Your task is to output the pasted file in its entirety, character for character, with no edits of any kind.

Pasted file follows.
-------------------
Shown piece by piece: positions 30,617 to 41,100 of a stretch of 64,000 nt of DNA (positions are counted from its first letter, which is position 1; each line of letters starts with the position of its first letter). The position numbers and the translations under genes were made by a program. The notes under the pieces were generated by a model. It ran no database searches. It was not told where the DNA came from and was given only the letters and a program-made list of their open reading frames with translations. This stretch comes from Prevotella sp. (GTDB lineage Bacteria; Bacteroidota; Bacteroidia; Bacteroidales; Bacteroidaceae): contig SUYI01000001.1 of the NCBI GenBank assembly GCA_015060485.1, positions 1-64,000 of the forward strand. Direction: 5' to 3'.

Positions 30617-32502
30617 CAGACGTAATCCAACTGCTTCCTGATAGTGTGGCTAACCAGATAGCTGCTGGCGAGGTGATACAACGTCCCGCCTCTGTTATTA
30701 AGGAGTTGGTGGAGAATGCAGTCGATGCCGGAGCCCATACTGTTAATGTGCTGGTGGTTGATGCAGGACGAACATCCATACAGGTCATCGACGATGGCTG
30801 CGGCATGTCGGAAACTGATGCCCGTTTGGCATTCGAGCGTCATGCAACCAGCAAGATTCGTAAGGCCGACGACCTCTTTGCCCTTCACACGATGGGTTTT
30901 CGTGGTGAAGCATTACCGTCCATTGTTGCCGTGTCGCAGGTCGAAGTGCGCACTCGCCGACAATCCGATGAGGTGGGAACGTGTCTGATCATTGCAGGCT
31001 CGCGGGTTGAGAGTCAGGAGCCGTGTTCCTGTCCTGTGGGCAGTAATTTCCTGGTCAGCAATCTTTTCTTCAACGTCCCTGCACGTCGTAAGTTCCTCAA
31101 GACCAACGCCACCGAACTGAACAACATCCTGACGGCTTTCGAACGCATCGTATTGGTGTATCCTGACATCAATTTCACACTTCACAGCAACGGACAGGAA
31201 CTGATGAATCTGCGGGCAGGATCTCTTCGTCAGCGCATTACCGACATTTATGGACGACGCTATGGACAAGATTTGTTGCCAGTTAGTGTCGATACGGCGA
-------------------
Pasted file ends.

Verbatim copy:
Shown piece by piece: positions 30,617 to 41,100 of a stretch of 64,000 nt of DNA (positions are counted from its first letter, which is position 1; each line of letters starts with the position of its first letter). The position numbers and the translations under genes were made by a program. The notes under the pieces were generated by a model. It ran no database searches. It was not told where the DNA came from and was given only the letters and a program-made list of their open reading frames with translations. This stretch comes from Prevotella sp. (GTDB lineage Bacteria; Bacteroidota; Bacteroidia; Bacteroidales; Bacteroidaceae): contig SUYI01000001.1 of the NCBI GenBank assembly GCA_015060485.1, positions 1-64,000 of the forward strand. Direction: 5' to 3'.

Positions 30617-32502
30617 CAGACGTAATCCAACTGCTTCCTGATAGTGTGGCTAACCAGATAGCTGCTGGCGAGGTGATACAACGTCCCGCCTCTGTTATTA
30701 AGGAGTTGGTGGAGAATGCAGTCGATGCCGGAGCCCATACTGTTAATGTGCTGGTGGTTGATGCAGGACGAACATCCATACAGGTCATCGACGATGGCTG
30801 CGGCATGTCGGAAACTGATGCCCGTTTGGCATTCGAGCGTCATGCAACCAGCAAGATTCGTAAGGCCGACGACCTCTTTGCCCTTCACACGATGGGTTTT
30901 CGTGGTGAAGCATTACCGTCCATTGTTGCCGTGTCGCAGGTCGAAGTGCGCACTCGCCGACAATCCGATGAGGTGGGAACGTGTCTGATCATTGCAGGCT
31001 CGCGGGTTGAGAGTCAGGAGCCGTGTTCCTGTCCTGTGGGCAGTAATTTCCTGGTCAGCAATCTTTTCTTCAACGTCCCTGCACGTCGTAAGTTCCTCAA
31101 GACCAACGCCACCGAACTGAACAACATCCTGACGGCTTTCGAACGCATCGTATTGGTGTATCCTGACATCAATTTCACACTTCACAGCAACGGACAGGAA
31201 CTGATGAATCTGCGGGCAGGATCTCTTCGTCAGCGCATTACCGACATTTATGGACGACGCTATGGACAAGATTTGTTGCCAGTTAGTGTCGATACGGCGA